Angola, located in the southern central part of Africa, is Africa’s third largest oil producer. In 2007, the country became the 12th member of the Organization of Petroleum Exporting Countries. From the country’s GDP of US $ 112.8 Billion, 40% is provided by the Oil Industry.
Despite the country being entirely driven by oil production, it has other significant industries which contribute to the national economy.
By having a varied climate, both tropical and semitropical crops can be grown. Angola’s most fruitful crops include coffee, bananas, timber, tobacco and sunflowers. This sector accounts for about 8.8% of the GDP and receives less than 1% of public expenditures.
1650 kms account for Angola’s coastline which is considered one of the richest fishing grounds in the continent. The annual catch is usually around 30,000 tons of fish a year. The country has set up the Angolan Support Fund for Fisheries Development for the development of the industry with the help of the World Bank.
Large and powerful rivers run through Angola, providing it with a huge hydroelectric potential. Currently, there is a project to build a 520 MW Capanda Hydroelectric dam on the Kwanza River which will double the country’s generating capacity and provide enough power to meet the country’s need for the next 4 decades. If successful, Angola could become a regional exporter of hydroelectric energy when it generates more electricity than it requires.
Regarding the manufacturing sector, heavy industry cement and steel tubes take the lead with 15% of the total manufacturing output. However, there are great amounts of capital being injected into technology and training in the food processing industry in the hopes to bring back the production of sugar, wheat flour, cooking oil, textiles, soaps, paint, plastic and glues.
There is great potential for the exploitation of base metals and gold for the Mining sector (oil not included). The sector contributes to 12% of the country’s GDP of which also includes diamonds as responsible for over 98% of the earnings made by the government. Angola is considered an extremely attractive target for the discovery and development of world class ore deposits.
However, despite its many industries, Angola has decided to bet on the steel industry for the following years. The bet was sealed last year when the largest steel mill in West and Central Africa was officially opened. Luanda–based K2L Capital launched the ADA Steel Factory in the forgotten town of Barra De Dande in the Bengo province. Angola expects that the $300m investment will help its economic and infrastructure development.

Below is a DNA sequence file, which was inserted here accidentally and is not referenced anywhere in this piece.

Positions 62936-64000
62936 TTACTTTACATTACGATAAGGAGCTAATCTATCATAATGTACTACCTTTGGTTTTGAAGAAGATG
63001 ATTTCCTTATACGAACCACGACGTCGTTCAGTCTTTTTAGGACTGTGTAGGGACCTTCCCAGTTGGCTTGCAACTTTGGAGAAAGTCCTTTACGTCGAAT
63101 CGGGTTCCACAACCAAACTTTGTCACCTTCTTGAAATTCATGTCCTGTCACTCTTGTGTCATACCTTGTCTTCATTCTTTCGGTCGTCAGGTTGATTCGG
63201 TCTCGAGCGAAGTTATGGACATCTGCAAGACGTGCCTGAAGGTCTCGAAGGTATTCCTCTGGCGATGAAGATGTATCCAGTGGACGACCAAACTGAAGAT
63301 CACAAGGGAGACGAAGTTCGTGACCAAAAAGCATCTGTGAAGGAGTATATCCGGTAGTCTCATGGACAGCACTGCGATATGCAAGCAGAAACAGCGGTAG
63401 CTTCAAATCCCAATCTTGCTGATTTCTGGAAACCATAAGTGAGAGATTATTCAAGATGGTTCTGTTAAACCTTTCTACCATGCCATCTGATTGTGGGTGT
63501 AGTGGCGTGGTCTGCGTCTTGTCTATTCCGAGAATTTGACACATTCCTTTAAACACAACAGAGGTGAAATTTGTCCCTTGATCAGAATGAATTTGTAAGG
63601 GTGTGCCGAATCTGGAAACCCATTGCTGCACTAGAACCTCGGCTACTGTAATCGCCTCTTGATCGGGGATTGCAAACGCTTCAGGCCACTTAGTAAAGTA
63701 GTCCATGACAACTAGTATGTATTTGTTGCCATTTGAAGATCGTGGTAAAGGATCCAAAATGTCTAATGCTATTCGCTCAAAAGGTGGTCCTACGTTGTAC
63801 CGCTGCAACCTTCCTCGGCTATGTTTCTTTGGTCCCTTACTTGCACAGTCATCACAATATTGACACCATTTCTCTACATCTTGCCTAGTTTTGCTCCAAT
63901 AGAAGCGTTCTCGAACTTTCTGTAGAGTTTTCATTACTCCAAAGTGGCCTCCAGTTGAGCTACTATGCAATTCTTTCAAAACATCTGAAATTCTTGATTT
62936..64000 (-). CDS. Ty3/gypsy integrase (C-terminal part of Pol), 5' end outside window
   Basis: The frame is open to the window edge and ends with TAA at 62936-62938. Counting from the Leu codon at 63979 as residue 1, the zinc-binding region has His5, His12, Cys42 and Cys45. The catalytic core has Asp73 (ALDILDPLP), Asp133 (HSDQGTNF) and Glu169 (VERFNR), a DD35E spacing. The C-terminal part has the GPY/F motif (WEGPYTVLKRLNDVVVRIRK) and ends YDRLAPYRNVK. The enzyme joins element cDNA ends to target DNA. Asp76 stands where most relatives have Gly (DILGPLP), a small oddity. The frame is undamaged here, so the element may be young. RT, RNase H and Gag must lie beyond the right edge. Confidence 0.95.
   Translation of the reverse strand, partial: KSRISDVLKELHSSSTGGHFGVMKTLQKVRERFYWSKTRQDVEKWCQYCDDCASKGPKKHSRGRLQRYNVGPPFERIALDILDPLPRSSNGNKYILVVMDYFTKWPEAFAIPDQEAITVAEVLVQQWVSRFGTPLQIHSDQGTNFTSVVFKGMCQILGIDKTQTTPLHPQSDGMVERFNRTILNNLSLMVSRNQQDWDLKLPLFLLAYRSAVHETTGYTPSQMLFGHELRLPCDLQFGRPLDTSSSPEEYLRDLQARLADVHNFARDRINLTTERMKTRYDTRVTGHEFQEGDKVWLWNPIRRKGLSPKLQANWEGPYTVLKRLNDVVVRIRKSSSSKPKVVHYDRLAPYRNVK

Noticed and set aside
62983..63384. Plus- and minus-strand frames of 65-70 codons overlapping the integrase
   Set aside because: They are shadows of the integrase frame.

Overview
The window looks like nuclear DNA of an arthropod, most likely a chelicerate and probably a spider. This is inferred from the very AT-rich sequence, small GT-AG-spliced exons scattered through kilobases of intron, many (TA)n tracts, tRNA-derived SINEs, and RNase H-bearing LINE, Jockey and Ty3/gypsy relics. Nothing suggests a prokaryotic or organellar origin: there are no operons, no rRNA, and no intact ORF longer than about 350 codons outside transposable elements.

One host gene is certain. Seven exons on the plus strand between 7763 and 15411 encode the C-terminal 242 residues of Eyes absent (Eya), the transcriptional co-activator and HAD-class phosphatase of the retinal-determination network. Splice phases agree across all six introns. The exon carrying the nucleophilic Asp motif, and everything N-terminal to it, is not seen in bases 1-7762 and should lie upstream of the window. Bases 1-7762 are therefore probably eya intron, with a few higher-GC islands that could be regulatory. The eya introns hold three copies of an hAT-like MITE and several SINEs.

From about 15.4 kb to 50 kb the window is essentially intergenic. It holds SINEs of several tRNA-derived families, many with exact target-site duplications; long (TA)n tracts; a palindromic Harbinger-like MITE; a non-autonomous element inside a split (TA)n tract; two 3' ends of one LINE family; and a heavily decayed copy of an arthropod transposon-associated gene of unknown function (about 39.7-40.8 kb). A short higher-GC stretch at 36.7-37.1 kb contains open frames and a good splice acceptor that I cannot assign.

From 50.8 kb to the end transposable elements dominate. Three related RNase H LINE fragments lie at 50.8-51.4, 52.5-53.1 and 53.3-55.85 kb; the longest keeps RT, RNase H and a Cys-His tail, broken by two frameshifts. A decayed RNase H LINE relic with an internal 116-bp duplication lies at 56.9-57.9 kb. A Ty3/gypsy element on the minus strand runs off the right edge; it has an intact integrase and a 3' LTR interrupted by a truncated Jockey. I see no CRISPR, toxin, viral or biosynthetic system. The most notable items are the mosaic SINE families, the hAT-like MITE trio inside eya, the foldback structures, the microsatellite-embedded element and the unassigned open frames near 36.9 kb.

The company, set up in a vacant area, has already brought water and electricity infrastructure to the city and not to mention the creation of 600 jobs, which in turn require the construction of health facilities and training centers.
It is also estimated that a further 3,000 indirect jobs will be created as a result of this communal expansion, which will have an immense impact on the local community. Thus bringing development to Barra de Dande and breathing life into Bengo.
What’s more interesting is that the company plans to use war scrap from armament to turn into rebar steel. Thirteen years after the peace pact, this practice is mainly intended as a symbol of the country’s long-term peace.
“We must use the resources to create value-added products and be able to export. The main focus is to be able to supply (Angola’s) own market. This mill has come at the right time,” says Georges Choucair, chairman and chief executive of K2L Capital, owner of ADA Steel.
There is another Angolan steel company that will open soon to produce pig iron. Companhia Siderúrgica do Cuchi (CSC) will open in Kuando Kubango province in May, 2016. Already, much of the equipment has arrived at the port of Lobito and will be taken to the city of Cuchi, 90 kilometers south of Menongue. The factory is set to transform iron ore and produce 96,000 tons of pig iron a year.
The plant is almost completely built and the construction of workshops, a health center, cafeteria, dormitories and residential area is in progress.
The governor of the province said that “The iron will be transported by the Moçâmedes Railroad to the port of Namibe, from where it will be exported to different parts of the world.” He also added that “the second phase of the Cuchi steel project provides for the installation of two large furnaces that will triple annual production to 420,000 tons of pig iron, installing larger crushing plants and a magnetic concentration plant to make better use of the ore.”
Diversifying the country’s oil-dependent economy will need serious structural changes and support to the growth of the agriculture, fish and manufacturing industry over a long period of time. Yet, increasing Angola’s steel production capacity could support the country while it recovers from war and help support its construction projects; it might also reduce the need for imports, thus reducing the pressure on government finance and control the kwanza exchange rate.
In turn, Angola will have to wait and gain more experience before playing with the big boys of the steel industry in the foreign market such as Egypt and South Africa. The country’s success in steel will also depend on the volatility and saturation of the global market, as prices of scrap metal have plunged in the last year according to analysts.